During the lockdowns I wrote, presented, edited and produced two online courses especially designed for newer acts.
I have since produced a third course, Stepping Forward in Stand-Up.
This really forced me to focus and drill in on the fundamentals while being sure to avoid the hack stuff I so often see from acts that arrive on my stage, fresh from some 6 week course.
These newbies seem to quite evenly do better, or worse, than those who have never taken a course at all. I wanted my courses to avoid those weary approaches, take a broader perspective and share more effective insights and techniques.
Right from the top, I had to figure out what open mic comedy actually is.
Open Mic Comedy is… for the comedians… a kindergarten, a playground and a gymnasium.
Allow me to elaborate. It would be cruel, and very lazy, to just leave it here.
No comedy platform is ever more free and wild than a well run open mike night. You get deliciously crazy people with elaborate costumes and props. Wild character acts. Fresh faces that don’t yet know you’re not supposed to do that (whatever that is). More seasoned acts who know they ought not do that but are going to do it anyway. They have an avenue to test the boundaries and finesse whatever it is they want to say, and learn how to say it funny.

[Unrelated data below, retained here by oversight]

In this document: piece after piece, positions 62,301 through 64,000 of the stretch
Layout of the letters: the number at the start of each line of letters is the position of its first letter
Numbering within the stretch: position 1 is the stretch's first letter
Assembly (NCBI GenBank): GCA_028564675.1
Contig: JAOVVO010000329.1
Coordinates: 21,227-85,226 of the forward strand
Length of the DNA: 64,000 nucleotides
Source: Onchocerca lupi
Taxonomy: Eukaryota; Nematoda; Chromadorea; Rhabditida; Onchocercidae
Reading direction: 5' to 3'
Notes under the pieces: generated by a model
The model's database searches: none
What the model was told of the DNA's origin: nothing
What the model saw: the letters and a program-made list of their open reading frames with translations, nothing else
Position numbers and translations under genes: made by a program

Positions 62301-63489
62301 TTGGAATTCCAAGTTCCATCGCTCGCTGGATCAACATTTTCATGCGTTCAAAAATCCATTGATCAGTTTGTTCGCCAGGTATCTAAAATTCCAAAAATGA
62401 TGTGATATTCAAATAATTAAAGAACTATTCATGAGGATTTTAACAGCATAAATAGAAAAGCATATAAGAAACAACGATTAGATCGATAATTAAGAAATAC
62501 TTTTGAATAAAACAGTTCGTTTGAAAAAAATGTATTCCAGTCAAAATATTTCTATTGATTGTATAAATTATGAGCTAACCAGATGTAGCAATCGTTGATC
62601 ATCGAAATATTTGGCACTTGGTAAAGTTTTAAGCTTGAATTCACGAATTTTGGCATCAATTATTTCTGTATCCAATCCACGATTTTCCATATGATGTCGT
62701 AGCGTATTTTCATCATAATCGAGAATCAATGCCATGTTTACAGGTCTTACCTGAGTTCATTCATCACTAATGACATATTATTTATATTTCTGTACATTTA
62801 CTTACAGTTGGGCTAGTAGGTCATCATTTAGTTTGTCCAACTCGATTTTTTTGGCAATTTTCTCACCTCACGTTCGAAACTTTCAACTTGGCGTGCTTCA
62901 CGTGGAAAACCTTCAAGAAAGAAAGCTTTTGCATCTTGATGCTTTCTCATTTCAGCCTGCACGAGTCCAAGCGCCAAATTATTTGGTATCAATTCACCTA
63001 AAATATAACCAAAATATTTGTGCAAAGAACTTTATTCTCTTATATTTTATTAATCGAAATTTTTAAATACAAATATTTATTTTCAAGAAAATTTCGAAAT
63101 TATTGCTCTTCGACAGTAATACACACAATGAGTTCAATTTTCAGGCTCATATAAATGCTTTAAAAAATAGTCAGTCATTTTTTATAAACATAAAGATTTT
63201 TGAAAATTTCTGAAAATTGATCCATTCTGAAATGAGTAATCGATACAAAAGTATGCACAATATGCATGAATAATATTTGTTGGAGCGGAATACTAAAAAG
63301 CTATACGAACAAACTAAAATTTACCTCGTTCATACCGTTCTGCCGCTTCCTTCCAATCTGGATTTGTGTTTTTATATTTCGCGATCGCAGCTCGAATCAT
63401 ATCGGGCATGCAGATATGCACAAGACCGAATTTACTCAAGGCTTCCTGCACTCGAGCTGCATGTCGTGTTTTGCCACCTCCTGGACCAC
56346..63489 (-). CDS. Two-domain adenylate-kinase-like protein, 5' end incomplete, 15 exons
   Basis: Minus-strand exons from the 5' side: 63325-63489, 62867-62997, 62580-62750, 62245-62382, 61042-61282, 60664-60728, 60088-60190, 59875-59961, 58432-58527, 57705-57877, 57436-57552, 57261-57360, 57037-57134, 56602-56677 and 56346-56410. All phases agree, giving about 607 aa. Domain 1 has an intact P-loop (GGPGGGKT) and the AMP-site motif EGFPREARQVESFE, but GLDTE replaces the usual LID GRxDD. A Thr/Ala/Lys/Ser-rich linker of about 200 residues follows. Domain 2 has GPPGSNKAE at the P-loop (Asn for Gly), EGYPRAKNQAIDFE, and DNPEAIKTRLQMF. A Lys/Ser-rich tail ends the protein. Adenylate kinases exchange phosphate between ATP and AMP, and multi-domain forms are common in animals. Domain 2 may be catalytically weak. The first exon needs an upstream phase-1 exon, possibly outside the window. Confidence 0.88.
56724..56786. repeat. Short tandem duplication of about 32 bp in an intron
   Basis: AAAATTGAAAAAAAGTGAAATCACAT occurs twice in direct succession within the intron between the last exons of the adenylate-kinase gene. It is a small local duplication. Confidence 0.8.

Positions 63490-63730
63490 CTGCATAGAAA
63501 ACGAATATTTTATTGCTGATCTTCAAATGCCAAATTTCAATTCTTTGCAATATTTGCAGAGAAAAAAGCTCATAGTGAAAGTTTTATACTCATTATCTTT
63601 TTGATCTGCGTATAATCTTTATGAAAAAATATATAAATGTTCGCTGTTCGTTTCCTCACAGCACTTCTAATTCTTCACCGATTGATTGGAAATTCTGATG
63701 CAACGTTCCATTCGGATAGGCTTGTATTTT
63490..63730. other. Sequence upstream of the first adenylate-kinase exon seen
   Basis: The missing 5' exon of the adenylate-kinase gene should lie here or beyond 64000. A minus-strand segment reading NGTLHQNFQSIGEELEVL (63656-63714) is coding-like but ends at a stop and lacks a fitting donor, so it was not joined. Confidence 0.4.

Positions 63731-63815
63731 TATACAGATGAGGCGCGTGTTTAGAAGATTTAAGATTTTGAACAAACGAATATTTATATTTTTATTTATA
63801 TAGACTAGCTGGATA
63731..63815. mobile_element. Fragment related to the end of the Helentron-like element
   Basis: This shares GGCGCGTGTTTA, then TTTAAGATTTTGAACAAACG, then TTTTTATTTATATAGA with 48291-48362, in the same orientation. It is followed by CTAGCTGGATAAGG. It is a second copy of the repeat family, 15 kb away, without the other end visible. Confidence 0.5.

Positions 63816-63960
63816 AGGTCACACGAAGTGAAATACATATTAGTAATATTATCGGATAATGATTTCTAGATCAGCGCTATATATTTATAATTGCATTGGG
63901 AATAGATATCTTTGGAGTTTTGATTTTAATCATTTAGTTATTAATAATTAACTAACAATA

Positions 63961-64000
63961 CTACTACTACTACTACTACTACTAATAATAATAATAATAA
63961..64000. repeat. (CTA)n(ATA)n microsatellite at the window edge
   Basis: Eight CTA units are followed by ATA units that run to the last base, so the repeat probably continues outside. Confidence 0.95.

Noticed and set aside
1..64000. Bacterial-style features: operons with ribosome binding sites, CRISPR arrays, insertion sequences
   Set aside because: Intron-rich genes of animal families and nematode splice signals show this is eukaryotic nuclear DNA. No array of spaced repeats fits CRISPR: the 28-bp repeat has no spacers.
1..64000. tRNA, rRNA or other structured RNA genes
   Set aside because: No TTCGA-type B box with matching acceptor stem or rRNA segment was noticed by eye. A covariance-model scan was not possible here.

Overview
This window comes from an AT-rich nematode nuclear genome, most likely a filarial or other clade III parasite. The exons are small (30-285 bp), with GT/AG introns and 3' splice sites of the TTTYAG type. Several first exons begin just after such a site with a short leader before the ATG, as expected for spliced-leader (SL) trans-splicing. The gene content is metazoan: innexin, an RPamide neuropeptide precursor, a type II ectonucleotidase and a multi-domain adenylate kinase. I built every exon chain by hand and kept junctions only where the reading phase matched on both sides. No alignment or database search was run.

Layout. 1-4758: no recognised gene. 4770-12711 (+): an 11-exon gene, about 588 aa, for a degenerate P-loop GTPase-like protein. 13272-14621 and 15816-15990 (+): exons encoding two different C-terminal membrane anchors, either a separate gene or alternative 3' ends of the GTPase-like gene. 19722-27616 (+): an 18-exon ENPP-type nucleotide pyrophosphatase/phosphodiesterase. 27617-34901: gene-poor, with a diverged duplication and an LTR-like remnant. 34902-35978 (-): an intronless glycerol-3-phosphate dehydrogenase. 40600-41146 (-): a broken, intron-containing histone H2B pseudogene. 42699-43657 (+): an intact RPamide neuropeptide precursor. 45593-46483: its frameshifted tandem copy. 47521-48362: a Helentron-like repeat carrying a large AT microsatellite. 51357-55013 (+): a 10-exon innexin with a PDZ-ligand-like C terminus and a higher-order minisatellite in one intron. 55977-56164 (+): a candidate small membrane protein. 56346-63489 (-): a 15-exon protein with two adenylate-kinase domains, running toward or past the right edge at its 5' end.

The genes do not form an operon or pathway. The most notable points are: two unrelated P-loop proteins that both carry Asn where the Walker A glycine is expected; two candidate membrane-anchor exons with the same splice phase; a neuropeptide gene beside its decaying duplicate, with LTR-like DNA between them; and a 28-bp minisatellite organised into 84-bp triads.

You see the rawest talent. The hardest falls. The blow-you-away unexpected hitters. The gentle whimsical funny. The occasional famous pro popping in to test some new stuff under the radar. And all in front of an audience that is not very invested.
The lack of investment from the audience is a double-edged sword. They did not pay to get in so they don’t have any rights other than to leave. With no entry fee the crowd won’t be paying as close attention as they would if they had laid down some hard-earned. With a solid MC and some of the ingredients already mentioned, audience attention can be grabbed, and held, for 2 hours or more.
Like Orson Welles once bellowed while directing an uptight actor, “Play. Be a child again!”
There are no agents or show-business movers and shakers to perform to, or to worry about. Boundaries can be pressured, and crossed… with no real repercussions.
How else do we expect our future brilliant stand-ups to learn where to pressure and where to leave alone? Probe what can be better investigated, what resonates, how best to deliver their angle? And on and on…
Kindergarten. 99.9% of stand-ups did their first gig at an open mike. It is where all acts go to “find their feet”. Simply crossing the psychological rubicon of getting up and doing it is a huge step. Regardless of whether laughs are gained or not. There are other new newbies in the room who share your nerves, what an immediate bond. Fast lessons are learned about what topics or style an act wants to play with. Fast lessons.
Playground. This is comedy, after all. Have fun. Like Orson Welles once bellowed while directing an uptight actor, “Play. Be a child again!”